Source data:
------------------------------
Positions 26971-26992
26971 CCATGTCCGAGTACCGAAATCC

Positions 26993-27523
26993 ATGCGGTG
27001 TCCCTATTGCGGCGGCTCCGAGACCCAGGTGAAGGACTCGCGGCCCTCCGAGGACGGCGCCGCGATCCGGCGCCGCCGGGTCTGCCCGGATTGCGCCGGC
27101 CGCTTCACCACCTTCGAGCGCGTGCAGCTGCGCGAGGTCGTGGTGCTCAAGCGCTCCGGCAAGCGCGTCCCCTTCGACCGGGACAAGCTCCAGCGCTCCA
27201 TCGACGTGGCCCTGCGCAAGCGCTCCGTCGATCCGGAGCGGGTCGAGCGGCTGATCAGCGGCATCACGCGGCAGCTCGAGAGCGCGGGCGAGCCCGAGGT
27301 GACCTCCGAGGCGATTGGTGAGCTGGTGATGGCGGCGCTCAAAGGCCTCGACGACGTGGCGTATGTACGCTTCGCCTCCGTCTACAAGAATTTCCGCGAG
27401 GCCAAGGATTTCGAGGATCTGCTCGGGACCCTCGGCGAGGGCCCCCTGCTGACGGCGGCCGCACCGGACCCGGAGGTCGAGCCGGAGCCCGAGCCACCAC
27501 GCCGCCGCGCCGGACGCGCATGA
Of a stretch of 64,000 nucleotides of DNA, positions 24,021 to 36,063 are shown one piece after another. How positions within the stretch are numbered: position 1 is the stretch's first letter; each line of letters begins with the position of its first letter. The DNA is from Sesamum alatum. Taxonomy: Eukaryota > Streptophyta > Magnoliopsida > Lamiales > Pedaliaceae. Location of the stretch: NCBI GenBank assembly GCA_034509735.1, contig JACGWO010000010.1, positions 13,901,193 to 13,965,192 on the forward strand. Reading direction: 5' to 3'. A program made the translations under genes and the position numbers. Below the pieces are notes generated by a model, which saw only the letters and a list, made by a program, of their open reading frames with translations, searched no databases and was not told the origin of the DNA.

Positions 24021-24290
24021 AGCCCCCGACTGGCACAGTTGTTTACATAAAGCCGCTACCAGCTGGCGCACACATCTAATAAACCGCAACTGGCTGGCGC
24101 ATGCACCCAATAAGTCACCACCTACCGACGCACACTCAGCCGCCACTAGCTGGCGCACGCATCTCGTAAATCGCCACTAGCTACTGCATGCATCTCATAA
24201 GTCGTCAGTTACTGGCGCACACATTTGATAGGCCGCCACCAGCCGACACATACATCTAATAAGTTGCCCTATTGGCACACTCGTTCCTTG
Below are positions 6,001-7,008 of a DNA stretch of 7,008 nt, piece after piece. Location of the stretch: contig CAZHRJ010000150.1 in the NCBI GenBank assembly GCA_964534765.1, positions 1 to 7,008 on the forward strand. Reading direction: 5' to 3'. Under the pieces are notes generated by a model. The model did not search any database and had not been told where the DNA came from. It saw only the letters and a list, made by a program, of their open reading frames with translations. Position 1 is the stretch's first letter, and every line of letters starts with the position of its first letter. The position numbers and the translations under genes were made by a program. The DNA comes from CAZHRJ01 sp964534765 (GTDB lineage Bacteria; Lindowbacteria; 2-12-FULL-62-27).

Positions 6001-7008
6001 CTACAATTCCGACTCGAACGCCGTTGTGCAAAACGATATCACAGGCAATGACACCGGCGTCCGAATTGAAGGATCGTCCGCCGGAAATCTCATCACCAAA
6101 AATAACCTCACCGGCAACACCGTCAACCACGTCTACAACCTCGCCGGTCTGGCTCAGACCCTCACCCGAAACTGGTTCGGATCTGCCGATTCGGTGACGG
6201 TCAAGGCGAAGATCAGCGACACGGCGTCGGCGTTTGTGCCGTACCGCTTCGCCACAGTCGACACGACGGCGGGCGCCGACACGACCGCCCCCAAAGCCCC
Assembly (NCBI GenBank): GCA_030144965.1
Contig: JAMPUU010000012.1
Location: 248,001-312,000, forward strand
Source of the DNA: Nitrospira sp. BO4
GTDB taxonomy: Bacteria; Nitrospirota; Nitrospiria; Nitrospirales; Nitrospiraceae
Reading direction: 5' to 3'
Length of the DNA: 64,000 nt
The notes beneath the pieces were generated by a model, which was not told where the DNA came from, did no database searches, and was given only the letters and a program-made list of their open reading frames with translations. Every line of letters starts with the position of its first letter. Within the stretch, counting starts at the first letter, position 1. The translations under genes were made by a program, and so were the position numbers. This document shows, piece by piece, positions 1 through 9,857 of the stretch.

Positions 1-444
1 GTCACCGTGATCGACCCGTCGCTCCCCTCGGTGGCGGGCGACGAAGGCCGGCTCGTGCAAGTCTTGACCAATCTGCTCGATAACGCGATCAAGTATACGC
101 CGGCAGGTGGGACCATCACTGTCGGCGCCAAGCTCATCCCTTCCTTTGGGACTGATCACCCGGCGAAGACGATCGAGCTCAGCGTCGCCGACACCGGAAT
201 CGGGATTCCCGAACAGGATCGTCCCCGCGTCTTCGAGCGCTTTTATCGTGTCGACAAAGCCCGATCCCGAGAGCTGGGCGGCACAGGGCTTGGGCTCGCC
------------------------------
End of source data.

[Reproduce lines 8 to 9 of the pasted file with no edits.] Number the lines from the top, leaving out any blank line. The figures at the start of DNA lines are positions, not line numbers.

27301 GACCTCCGAGGCGATTGGTGAGCTGGTGATGGCGGCGCTCAAAGGCCTCGACGACGTGGCGTATGTACGCTTCGCCTCCGTCTACAAGAATTTCCGCGAG
27401 GCCAAGGATTTCGAGGATCTGCTCGGGACCCTCGGCGAGGGCCCCCTGCTGACGGCGGCCGCACCGGACCCGGAGGTCGAGCCGGAGCCCGAGCCACCAC